Happy Reading!!!

Sunday, September 18, 2011

Light Sunday Reading

Reading. It never goes out of style and it's always in the news. Here are a few news pieces that caught my eye this week.

*One of my favourite books I have read with my kids is Please Baby Please by Spike Lee. We also love the follow-up Please Puppy Please. I was pretty surprised to learn that Spike Lee has written children's books but he's not the only celebrity jumping on the trend. Would you believe that Tyra Banks, Terrell Owens, John Travolta and Julianne Moore have all written children's books? What do you think? Can Celebrities Write Good Children's Books?

*If you're a book blogger you no doubt have overflowing bookshelves in your home. But according to Ikea, you're in the minority. People are no longer keeping books on the shelves, they're using them more as display cases. And for that, Ikea is changing the depth of their bookshelves to better suit their new uses. Personally, I think it's a great idea, it means I can probably fit more books on my shelves. What do you use your bookshelves for?

*Not enough editing staff and the pressure to get books to market can make for poorly edited books. In most books a typo is just a typo, not a big deal, but for this author, it changed the entire tone of the book!

Thursday, September 15, 2011

"Then Came You" by Jennifer Weiner

In Jennifer Weiner's latest novel, Then Came You, four very different women are about to find their lives crashing head on.

Jules is a senior at Princeton, beautiful, smart and focused. When she is offered a large sum of money to donate her "pedigree" eggs, she takes the opportunity in the hopes of helping her addict father get into rehab.

Annie is a young mother of two boys, married to her high school sweetheart. As a stay at home mom she finds herself struggling to support her family on her husbands sole income. When she discovers she can earn extra money as a surrogate, she jumps in despite her husbands hesitations.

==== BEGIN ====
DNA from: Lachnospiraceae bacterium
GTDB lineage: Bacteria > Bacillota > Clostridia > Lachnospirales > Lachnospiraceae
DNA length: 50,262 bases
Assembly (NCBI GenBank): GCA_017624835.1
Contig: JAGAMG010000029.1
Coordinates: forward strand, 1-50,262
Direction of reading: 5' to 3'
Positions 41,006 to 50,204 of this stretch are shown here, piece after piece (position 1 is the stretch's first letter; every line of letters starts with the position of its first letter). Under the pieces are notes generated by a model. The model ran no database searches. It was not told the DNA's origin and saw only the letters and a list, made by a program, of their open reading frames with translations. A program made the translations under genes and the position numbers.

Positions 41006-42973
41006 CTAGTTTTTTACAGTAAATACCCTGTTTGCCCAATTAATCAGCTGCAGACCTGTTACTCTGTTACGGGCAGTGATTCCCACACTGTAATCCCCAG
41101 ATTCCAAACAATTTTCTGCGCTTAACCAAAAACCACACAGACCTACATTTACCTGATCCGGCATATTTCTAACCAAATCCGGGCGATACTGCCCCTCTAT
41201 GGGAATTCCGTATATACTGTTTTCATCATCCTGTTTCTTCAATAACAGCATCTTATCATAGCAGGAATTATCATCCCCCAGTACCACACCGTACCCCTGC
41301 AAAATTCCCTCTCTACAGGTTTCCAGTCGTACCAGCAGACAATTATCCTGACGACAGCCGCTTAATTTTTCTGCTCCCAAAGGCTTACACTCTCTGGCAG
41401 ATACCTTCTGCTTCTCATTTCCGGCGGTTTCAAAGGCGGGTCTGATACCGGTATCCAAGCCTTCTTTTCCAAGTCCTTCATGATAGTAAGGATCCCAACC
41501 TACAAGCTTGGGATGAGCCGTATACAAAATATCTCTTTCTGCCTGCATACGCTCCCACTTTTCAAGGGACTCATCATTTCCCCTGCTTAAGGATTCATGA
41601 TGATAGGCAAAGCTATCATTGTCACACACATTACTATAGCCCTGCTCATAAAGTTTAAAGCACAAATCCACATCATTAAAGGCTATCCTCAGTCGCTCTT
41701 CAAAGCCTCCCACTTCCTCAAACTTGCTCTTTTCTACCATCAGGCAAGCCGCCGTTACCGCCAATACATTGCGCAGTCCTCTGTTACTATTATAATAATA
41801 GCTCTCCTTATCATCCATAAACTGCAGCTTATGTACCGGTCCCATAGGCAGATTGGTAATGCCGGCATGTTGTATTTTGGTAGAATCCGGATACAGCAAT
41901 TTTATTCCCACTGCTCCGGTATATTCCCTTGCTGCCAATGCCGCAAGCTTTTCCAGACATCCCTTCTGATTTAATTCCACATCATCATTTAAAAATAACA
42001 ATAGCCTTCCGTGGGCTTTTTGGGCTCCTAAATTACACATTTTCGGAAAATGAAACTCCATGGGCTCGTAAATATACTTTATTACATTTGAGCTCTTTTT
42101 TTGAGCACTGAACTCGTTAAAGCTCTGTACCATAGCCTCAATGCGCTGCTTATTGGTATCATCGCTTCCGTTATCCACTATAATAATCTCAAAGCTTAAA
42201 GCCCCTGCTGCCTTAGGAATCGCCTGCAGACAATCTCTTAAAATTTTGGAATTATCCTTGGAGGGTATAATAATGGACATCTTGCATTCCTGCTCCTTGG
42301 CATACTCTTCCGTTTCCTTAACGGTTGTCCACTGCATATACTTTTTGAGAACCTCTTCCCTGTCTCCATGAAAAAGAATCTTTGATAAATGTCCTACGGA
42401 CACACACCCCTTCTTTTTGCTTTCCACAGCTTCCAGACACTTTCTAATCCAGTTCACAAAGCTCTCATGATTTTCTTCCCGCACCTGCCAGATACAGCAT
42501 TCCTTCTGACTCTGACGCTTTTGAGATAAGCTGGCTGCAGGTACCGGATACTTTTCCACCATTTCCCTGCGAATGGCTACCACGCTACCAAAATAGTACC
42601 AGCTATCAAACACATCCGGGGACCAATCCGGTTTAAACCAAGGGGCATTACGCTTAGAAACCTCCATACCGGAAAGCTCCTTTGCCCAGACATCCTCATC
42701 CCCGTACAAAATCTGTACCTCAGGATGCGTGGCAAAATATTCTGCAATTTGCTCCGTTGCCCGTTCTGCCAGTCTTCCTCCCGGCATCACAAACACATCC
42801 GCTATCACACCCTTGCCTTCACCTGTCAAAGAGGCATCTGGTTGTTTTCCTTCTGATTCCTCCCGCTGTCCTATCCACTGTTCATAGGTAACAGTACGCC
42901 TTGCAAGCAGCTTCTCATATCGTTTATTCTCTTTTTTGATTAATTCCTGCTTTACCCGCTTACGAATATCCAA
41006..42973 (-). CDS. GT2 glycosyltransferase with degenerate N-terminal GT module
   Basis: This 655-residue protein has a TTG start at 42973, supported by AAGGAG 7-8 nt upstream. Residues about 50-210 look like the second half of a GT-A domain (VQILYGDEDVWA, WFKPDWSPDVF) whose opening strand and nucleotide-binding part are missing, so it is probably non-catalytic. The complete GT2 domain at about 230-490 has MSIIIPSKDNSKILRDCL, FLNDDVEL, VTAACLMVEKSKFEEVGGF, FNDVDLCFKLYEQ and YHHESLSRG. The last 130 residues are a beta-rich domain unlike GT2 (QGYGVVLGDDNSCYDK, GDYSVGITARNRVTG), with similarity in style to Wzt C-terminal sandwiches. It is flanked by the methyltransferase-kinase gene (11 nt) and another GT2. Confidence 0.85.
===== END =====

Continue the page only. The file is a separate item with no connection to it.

India Bishop has started life over at age forty-three (though she tells people she is thirty-eight.) She has changed her name, her face and her past and is now married to Marcus Croft, a wealthy older New York City businessman. When her attempts at pregnancy fail she turns to Annie, Jules and a fertility clinic to help make her dreams come true.

Things seem to be perfect until Marcus' daughter Bettina becomes involved. A promising university student, she is convinced that India isn't who she says she is and Bettina will protect her father at all costs.

Jennifer Weiner is a master storyteller. She expertly crafts engaging, endearing female characters and straight from the headlines topics into unforgettable stories. In this novel she looks at the issue of surrogacy from every perspective and delves deep into the issues of parental rights and motherhood.

I've been a fan of Weiner's from the first book of hers that I picked up. I love the way she tells a story with the right blend of warmth, emotion and humour. I was slightly disappointed in her last novel but feel that with Then Came You she is back to what I love most about her. If you are a fan of women's fiction then this is definitely a book you should pick up.